Liability may come into play if someone is injured in an auto accident resulting from another’s intoxication.
It’s the most wonderful time of the year…unless you’re caught driving while intoxicated or serving alcohol to someone who is caught driving while intoxicated.
Parties abound during the holidays, which means that there are more impaired drivers on the roads and more pedestrians, bicyclists, and other motorists at risk. Somebody who drinks, drives, and causes an auto accident in Colorado can be held liable for the damages he causes. But what about the person or business that supplied the alcohol?
Colorado’s Social Host Law
According to Colorado law, a social host — any individual or organization that hosts a social gathering — can be held liable for knowingly serving alcohol to minors but can be held liable for serving alcohol to an adult only if the adult was obviously intoxicated. The liability could come into play if the intoxicated person leaves the event in a vehicle and then injures someone on the road.
To protect themselves, potential social hosts can check whether their homeowner’s or business insurance covers this kind of liability and, if it does not, consider buying insurance coverage to host such special events as a wedding reception or graduation party.
Colorado’s Dram Shop Law
Thirty states have laws that permit licensed establishments, including restaurants, bars, and liquor stores, to be held liable for selling or providing alcohol to individuals who cause injuries or death as a result of their intoxication. More than two-thirds of those states, including Colorado, have laws that limit the responsibility to situations in which the establishment sold or served alcohol to an obviously intoxicated individual or someone under the state’s legal drinking age.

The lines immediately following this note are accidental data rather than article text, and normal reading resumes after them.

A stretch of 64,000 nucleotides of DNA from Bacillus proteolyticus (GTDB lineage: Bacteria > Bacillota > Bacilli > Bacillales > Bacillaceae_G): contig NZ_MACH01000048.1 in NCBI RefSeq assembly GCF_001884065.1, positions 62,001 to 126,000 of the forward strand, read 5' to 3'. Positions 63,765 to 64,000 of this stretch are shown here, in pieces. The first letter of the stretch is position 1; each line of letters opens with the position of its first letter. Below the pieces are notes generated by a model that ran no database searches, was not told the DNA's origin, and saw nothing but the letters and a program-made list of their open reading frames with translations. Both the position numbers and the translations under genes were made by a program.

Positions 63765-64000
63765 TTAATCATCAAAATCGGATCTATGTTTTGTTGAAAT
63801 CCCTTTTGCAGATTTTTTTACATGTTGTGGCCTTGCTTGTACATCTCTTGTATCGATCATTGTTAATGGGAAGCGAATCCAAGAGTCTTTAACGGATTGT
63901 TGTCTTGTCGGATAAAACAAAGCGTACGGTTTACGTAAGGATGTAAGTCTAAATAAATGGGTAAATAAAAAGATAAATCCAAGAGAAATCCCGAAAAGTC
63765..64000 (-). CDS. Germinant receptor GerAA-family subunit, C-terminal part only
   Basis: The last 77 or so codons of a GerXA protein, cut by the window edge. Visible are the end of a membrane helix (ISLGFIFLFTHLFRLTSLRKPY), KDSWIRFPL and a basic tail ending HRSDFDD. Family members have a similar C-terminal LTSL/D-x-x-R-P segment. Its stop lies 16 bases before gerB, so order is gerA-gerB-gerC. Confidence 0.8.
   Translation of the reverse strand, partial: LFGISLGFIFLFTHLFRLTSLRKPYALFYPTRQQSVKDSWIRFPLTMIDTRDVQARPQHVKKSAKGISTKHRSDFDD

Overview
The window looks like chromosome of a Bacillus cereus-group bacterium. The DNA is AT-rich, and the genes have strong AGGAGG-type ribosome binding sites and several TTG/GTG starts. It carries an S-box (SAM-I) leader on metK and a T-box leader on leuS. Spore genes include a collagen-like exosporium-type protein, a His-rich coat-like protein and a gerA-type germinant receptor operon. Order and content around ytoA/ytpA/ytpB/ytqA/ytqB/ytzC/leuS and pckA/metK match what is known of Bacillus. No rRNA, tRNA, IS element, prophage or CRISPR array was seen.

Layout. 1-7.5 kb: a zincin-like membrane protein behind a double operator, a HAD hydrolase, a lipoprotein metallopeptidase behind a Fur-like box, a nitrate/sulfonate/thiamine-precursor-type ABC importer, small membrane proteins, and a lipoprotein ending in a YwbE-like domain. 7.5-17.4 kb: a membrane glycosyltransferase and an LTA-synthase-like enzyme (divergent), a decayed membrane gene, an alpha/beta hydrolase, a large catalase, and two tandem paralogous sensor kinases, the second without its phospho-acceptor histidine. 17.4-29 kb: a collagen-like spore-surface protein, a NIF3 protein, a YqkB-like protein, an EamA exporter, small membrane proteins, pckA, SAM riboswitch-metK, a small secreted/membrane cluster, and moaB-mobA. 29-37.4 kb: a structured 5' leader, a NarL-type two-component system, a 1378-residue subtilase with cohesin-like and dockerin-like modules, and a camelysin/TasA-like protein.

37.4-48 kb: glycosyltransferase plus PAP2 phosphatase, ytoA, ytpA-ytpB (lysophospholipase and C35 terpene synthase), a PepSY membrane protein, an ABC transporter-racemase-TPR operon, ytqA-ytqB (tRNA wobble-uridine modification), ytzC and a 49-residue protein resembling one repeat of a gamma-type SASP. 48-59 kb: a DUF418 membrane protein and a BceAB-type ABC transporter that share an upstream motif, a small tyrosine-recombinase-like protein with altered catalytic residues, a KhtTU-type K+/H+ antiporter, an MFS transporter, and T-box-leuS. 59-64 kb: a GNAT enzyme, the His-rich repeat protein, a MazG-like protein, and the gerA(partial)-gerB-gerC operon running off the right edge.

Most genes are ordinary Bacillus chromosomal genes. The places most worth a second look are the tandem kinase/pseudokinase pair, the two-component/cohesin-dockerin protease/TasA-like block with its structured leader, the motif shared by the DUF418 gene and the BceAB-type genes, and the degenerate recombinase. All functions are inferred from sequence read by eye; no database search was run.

Dram shop laws, including Colorado’s, hold businesses licensed to sell alcohol liable if they sell it to a visibly intoxicated person or to a minor under age 21 who drinks and then goes on to injure someone. Under Colorado’s dram shop law, the injury need not be a foreseeable consequence of consuming alcohol for the business to be held liable, an aspect of the law that has been upheld by the Colorado Supreme Court.
In Colorado, the statute of limitations for filing a dram shop lawsuit is one year from the date of the injury. Damages usually include compensation for medical bills, lost wages, and pain and suffering. Damages cannot exceed $150,000.
2019 Changes to Colorado’s Liquor Laws
In 2019, Colorado made some of the most sweeping changes to its liquor laws since prohibition.
- Consumers can now buy full-strength beer from retailers who had previously been allowed to sell only beer with 3.2 percent alcohol content.
- Consumers are not allowed to purchase beer at a self-service checkout without the assistance of an employee.
- Employees no longer have to be 21 to sell alcohol. The minimum age is now 18. The legal drinking age in Colorado is 21.
If you or a loved one has been injured in an accident caused by an impaired driver, contact Colorado personal injury attorney Dan Rosen at (303) 454-8000 or (800) ROSEN-911 to schedule your free initial consultation to discuss the details of your case.